The Post Review

7 Jan

As a film about journalism, The Post is reasonably entertaining, driven by pros behind the camera and a great performance by Bob Odenkirk. As a film about Journalism, the film struggles to say what it wants to without falling into speechifying and ham-fisted messaging. I’m not going to give the film points for being “relevant to the Trump administration” or whatnot because what matters to me is the execution of that messaging. Unfortunately, the execution here leaves something to be desired. There are so many interesting angles this story can take, and many are in the film; take, for instance, the history of cozy relationships between the media and politicians and its impact on the situation at the time. It’s there, but it feels underdeveloped because it’s ultimately all in service of the safest storytelling mechanisms about capital J Journalism. I won’t judge the story for what it’s not–that is, a more in depth look at the Pentagon Papers themselves rather than a side view of sorts–because there are interesting ideas present in its chosen angle. Why, then, is it so thuddingly obvious to the point that it reduces a story about a woman in a man’s world to a scene in which that woman walks down the Supreme Court steps as a row of young women literally stare at her in awe? It’s interesting that certain arthouse films are criticized for being pretentious when a conventional film like this, one that takes no risks, imbues itself with an even bigger air of self importance. That doesn’t just apply to Streep’s storyline; it also applies to every grand statement made about the freedom and responsibility of the press.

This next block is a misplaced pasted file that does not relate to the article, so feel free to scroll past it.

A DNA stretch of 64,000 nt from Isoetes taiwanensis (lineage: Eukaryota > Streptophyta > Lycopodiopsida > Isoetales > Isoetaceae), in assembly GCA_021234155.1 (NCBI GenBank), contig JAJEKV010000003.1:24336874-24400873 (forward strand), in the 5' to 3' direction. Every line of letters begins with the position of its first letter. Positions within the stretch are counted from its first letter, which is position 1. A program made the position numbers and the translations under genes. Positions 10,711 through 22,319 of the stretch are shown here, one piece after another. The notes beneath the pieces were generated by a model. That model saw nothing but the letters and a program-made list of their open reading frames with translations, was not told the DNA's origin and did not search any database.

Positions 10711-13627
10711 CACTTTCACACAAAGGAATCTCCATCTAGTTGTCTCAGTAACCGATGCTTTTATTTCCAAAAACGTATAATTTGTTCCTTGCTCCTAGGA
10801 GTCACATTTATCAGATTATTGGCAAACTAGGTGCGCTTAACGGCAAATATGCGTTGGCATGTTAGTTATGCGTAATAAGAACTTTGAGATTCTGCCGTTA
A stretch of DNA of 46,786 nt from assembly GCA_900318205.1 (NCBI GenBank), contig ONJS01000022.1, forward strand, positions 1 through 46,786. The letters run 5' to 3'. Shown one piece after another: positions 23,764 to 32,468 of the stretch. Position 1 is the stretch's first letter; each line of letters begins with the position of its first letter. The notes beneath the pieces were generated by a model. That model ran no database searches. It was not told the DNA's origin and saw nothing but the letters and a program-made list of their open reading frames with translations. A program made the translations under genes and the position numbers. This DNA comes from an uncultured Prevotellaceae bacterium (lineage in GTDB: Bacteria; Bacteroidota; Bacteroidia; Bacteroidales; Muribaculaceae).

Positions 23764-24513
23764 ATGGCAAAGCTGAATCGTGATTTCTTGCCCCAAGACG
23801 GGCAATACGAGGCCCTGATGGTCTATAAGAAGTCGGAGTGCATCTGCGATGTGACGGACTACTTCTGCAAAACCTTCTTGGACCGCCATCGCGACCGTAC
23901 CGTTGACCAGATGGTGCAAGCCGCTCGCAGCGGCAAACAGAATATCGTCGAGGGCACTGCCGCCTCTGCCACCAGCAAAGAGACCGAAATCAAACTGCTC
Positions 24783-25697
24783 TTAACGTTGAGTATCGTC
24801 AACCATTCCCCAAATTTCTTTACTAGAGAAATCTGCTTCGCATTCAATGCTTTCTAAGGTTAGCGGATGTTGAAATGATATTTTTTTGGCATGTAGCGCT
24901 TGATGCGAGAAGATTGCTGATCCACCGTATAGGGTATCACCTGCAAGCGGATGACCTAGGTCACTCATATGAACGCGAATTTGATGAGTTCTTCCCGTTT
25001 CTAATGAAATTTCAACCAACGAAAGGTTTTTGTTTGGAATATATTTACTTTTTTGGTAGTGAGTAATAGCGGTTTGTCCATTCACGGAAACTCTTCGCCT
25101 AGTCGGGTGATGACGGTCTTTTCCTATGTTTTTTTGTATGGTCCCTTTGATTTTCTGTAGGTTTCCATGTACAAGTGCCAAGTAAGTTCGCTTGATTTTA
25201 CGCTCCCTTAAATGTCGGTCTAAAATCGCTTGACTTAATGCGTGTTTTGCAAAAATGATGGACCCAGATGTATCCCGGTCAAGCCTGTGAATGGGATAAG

I’ll admit to being biased about these types of films, but I’m getting tired of the Thesis Film that tells us how to think rather than the organically developed drama with relevant themes. It shortchanges the drama of the film. I’m just not sure this basic “will she or won’t she” narrative is enough to sustain an actually insightful look at sexism, business, and the press, especially not when Sarah Paulson is telling us exactly why we should admire Streep’s character or when everything builds up to that aforementioned moment on the steps. Overall, there are some sequences with enough zip in them to make this a 3-star film, especially as it relates to Odenkirk’s dogged reporter character just trying to do the right thing. But I just can’t get behind a film with not enough meat on the bones of any of its various approaches to earn the grandiosity it wants to push.


Final point: I’m really happy for the cast and applaud the casting decisions, as this is one of the greatest casts I’ve ever seen. It’s actually Television Heaven. But it also physically pains me to see so many talented actors reduced to mediocre, forgettable roles. I get that there are a ton of characters and not much time, but really? Paulson in a typical wife role? Stuhlbarg with only a few scenes? Coon’s biggest moment being reading off the first few sentences of a Supreme Court decision?

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